Paul Ehrlich: Ideas, Impressions, Impacts

Picture provided by the Nicholas School of the Environment
Post written by Kenneth Xu 

On October 18th, 2016, we attended renowned biologist Paul R. Ehrlich’s talk on “Surviving the Sixth Mass Extinction” at Duke University’s Nicholas School of the Environment. At 84 years old, an age that he humorously emphasized, Professor Ehrlich serves as the Bing Professor of Population Studies at Stanford University and President of Stanford’s Center for Conservation Biology. In 1968, he published the controversial yet best-selling book The Population Bomb, which launched him to fame and paved the way for a career full of prestigious awards for leadership in biology and environmental research. He is both venerated and criticized for his unwavering devotion to his predictions of the Earth’s future.

We immediately noticed Dr. Ehrlich’s amusing personality and youthful vigor. He spoke passionately about not only overpopulation, but also more broadly about how to convince the general public and government to take action on environmental issues. He emphasized the importance of psychology, economics, and public policy in the environment movement, which piqued our interest in the role of social sciences in environmental action. The questions that he raised were similar to ones that SEEC had previously been wondering about: How can public opinion of environmental problems be changed? How do citizens convince politicians to represent their wishes? How can environmental education be implemented effectively?

SEEC serves as a direct response to these questions. At a time when environmental education is left in the hands of non-governmental organizations and grassroots nonprofits such as our own, we believe that the very existence of SEEC and the necessity of its mission reflects on the federal government. Given that even serious environmental problems are hotly debated, it’s unsurprising that the U.S. government largely ignores environmental education. Because sustainability is erroneously considered partisan by many Americans, which Paul Ehrlich constantly reminds us, political barriers are obstacles that SEEC has to deal with on a daily basis. How do we convey to parents that we are not only educating their kids on important issues but also giving them a jumpstart on their STEM education and transforming them into future leaders? We only have an inkling of an idea, though you can bet that we’re trying our best to inspire other young people and bring about tangible change. As Paul Ehrlich leaves the spotlight, SEEC is working hard to take his place.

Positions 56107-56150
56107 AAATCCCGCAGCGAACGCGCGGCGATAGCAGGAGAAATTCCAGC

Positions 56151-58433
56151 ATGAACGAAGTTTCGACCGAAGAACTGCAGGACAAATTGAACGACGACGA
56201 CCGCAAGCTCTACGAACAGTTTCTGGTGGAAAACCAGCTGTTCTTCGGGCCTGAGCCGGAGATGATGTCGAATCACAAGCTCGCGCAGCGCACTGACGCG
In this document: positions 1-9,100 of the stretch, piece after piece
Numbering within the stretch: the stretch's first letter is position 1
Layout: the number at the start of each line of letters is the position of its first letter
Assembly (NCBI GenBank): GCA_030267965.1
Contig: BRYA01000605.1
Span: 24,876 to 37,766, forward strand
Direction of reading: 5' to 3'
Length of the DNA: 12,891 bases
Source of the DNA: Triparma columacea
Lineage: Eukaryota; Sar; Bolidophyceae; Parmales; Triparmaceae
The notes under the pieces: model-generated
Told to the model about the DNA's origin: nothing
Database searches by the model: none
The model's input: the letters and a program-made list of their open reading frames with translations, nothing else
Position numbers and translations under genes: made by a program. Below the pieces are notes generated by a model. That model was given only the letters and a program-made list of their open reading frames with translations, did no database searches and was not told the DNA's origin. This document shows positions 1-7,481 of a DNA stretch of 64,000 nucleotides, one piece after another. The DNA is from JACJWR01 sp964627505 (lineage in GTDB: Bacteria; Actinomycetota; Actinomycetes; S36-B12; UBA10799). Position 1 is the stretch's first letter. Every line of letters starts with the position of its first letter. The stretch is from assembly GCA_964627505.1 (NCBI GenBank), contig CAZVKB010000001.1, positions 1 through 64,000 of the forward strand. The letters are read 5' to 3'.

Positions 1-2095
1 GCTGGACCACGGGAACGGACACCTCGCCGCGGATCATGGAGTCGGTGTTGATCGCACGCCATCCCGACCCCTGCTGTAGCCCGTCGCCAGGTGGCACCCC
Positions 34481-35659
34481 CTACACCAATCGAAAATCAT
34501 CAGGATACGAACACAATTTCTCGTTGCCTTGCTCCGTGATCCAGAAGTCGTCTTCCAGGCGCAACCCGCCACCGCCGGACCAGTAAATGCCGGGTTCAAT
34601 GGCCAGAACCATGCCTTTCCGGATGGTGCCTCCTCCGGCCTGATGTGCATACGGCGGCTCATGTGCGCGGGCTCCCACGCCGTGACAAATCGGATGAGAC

Welcome to SEEC

Welcome to the blog for the Student Environmental Education Coalition (SEEC)! We are a North Carolina-based, grassroots, non-partisan, and entirely youth-led 501(c)(3) nonprofit organization that aims to cultivate a generation of environmentally literate students.

With 2016 marking the warmest year ever recorded, it is becoming increasingly necessary for widespread changes to be made. The quality of the environment and human prosperity are undoubtedly intertwined, so it is up to the current generation of young people to determine the future of our relationship with the environment and therefore our own well-being.

We are focusing on conservation education for a few months:

  • Blue Ridge Parkway: In 2013, the NC General Assembly cut land conservation funding by more than 40%. This harms the Conservation Trust for North Carolina (CTNC), a group whose mission is to protect land like the Blue Ridge Parkway from problems such as overdevelopment and pollution. The Blue Ridge Parkway is a beautiful National Park service that attracts more than 14 million visitors per year and contributes $300 million to the local economy. However, budget cuts make it difficult for CTNC to effectively carry out its plan to preserve the expanse of Blue Ridge Parkway, therefore one of our goals will be to generate funding in order to continue protecting the endangered species and unique ecosystems within the Blue Ridge Parkway.
  • SAVE THE BEES: Recently, the endangerment of bees in North Carolina has become a pressing yet underaddressed issue. Bees are crucial to our food economy; we rely on bees to pollinate 71% of our crops, including almonds, apples, strawberries, and alfalfa. The root of this problem traces back to climate change, parasites, and most importantly, the use of neonicotinoids. These insecticides affect the pollen and nectar of plants, and because they are so toxic to bees (6000 times more toxic to bees than DDT!), bees are dying off at tremendous rates. This brings us to another one of our goals: to raise awareness about what agrochemical companies are doing and to discourage users from spraying bee-killing pesticides recklessly.
  • Butterfly Highway: The Butterfly Highway is a North Carolina project that creates more natural habitats for pollinators like hummingbirds and butterflies. Not only are pollinators important to our ecosystems, but they also contribute to the production of 70% of crops in our economy! With this knowledge, our Director of Service Learning has been building community butterfly gardens in and around the Chapel Hill area, working with a diverse group of youth to create sustainable pollinator gardens.

Stay tuned for more details and events!